Despite all the moving parts in any building, from doors and windows to elevators, architecture assumes that people and things move while buildings remain static. One of the ways people are provoked to move is by spatial inflection and formal gestures. This idea of buildings being imbued with dynamism is an old idea. When deciding what small percentage of a room moves, the question of the relationship between the moving elements and the static elements was posed at the outset. A main focus of the year was the relationship between literal motion and phenomenal motion. The studio explored reorientation and movement of spaces and rooms at a variety of scales but always from the inside out.

Each student worked individually on three projects during the year: the first, an abstract motion study; the second, rethinking an aircraft factory hangar using alternative moving rooms and structures; and the third project was of four building types that can be transformed by the use of a small percentage of moving room(s).

To view more student work, visit the 2013/14 Lynn Studio Blog.



Studio: Thom Mayne / The Now Institute


Thom Mayne, Distinguished Professor
Eui-Sung Yi, Lecturer

In 2012, The Now Institute initiated Haiti Now as an intensive, cross disciplinary research and design project dedicated to contemporary urban issues and design potentials in Haiti following the 2010 earthquake. The project encompassed a comprehensive critical analysis of Haitian modern history and politics, a data-driven research investigation of planning, infrastructural, and social issues, and a set of collaborative design proposals developed in concert with Haitian governing and community partners to target reconstruction through the lenses of resilience and culture. A comprehensive publication of the same name is expected in Spring 2014.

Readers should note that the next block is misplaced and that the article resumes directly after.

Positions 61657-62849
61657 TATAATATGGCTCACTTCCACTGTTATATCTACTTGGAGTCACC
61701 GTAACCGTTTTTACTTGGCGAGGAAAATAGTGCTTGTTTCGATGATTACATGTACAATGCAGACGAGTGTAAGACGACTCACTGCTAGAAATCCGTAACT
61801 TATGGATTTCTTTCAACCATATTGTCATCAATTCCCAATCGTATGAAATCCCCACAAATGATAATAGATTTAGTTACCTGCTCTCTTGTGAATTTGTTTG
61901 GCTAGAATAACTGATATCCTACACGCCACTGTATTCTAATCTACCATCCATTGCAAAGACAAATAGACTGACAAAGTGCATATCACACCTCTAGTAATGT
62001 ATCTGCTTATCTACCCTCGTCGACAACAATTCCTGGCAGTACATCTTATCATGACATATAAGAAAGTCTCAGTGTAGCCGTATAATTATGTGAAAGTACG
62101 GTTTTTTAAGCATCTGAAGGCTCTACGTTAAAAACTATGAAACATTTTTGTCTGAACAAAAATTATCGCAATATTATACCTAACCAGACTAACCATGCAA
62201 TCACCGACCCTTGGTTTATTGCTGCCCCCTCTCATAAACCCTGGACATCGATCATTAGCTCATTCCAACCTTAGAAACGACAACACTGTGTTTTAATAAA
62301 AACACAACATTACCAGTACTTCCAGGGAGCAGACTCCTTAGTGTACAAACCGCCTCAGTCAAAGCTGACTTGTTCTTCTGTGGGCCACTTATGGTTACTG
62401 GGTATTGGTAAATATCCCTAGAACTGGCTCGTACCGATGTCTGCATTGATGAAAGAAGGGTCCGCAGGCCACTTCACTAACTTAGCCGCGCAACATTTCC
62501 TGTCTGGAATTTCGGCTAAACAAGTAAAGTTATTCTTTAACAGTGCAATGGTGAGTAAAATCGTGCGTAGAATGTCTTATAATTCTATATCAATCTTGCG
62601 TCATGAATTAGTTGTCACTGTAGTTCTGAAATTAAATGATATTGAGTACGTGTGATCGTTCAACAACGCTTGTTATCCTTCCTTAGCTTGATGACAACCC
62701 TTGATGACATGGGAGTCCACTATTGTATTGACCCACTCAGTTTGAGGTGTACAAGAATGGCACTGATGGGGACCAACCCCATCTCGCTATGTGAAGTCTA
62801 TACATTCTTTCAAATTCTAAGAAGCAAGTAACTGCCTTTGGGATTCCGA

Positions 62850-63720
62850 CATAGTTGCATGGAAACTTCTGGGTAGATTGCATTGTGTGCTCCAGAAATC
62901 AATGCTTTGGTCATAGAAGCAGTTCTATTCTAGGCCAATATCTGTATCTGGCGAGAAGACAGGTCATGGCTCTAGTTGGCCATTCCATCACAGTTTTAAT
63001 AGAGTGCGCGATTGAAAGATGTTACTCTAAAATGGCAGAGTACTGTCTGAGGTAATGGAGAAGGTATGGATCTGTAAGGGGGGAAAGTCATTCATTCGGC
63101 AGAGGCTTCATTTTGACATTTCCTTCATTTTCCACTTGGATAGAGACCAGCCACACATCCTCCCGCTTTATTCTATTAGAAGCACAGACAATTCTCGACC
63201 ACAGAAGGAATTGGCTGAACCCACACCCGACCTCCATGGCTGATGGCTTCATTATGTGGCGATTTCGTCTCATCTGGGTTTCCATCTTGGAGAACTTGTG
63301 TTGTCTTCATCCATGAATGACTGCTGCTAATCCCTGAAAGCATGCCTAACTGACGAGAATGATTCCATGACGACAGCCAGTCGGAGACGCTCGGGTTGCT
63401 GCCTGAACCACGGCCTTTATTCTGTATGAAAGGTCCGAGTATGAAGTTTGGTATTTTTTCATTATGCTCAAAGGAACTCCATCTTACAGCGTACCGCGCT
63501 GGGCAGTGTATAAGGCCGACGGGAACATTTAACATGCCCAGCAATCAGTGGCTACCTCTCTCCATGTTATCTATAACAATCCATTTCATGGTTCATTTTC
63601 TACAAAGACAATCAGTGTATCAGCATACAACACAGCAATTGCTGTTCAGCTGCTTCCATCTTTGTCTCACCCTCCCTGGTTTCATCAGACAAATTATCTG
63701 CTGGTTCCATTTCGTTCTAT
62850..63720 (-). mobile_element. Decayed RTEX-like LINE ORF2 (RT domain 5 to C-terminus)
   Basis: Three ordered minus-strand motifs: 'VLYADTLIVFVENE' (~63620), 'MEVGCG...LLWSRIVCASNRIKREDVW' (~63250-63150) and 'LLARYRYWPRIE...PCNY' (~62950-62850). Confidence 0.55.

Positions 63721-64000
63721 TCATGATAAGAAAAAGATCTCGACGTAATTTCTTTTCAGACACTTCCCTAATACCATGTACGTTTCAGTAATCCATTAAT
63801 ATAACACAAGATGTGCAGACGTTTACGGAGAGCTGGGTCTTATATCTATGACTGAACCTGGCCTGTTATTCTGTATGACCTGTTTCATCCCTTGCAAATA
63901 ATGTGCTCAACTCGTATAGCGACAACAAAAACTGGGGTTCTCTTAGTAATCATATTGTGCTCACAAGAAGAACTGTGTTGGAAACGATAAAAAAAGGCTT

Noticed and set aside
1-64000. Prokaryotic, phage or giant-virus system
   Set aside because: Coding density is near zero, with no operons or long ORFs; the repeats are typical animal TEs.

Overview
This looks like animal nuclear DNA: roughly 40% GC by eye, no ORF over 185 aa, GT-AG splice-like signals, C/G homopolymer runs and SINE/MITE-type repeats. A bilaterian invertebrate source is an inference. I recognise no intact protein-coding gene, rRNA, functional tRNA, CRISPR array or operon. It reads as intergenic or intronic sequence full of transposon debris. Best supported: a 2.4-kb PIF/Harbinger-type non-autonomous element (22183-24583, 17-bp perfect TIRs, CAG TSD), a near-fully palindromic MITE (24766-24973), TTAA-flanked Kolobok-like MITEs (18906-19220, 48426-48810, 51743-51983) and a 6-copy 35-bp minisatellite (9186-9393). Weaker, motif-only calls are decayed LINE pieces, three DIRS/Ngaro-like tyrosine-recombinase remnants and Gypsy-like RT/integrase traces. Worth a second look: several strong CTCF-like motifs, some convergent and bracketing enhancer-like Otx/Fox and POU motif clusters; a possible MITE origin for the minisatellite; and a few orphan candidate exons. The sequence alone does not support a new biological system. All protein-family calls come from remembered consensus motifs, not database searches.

In 2013, the Mayne / Now Institute SUPRASTUDIO brought the focus of the study to Cap-Haïtien, the historical and former capital of Haiti, which has experienced dramatic growth in population and commercial activity in the past 20 years. These changes have fueled an uncontrolled growth in informal settlements and strained the capacity of the city’s roads, utilities and the ecology to meet and mitigate the burgeoning demand. As a result, the operations and locations of the city market, the quality of residential neighborhoods and access to cultural centers have diminished. According to studies by the Word Bank, the population of the city has more than doubled between 1995 and 2005 and its area has increased tenfold in forty years, from 1.22 km2 in 1960 to 12.39 km2 in 2002. The Institute’s aim is to respond to these conditions and recognize Cap-Haïtien’s existing cultural and natural assets as opportunities for urban development, economic growth and community enhancement.

With support from UNESCO, World Bank, Government of Haiti Ministry of Tourism and the Office of the Mayor of Cap-Haïtien, the Mayne / Now Institute SUPRASTUDIO aims to provide integrative research, urban and social analysis and strategic masterplanning proposals that will be presented to these authorities. Project advisors include: CIAT (Comité Interministériel d’Aménagement du Territoire), FOKAL (La Fondation Connaissance et Liberté/Fondasyon Konesans Ak Libète), Haiti Soleil and the Center for Black Studies.

To view more student work, visit the 2013/14 Mayne / Now Institute Studio Blog.



2013-2014 STUDIO BLOGS




Neil Denari:


Neil Denari engaged in a collaboration with Toyoto Motor Sales, Inc., Buro Happold, and AECOM to examine future urban scenarios played out across “superlarge” open sites. 


Greg Lynn:

Technology Transfer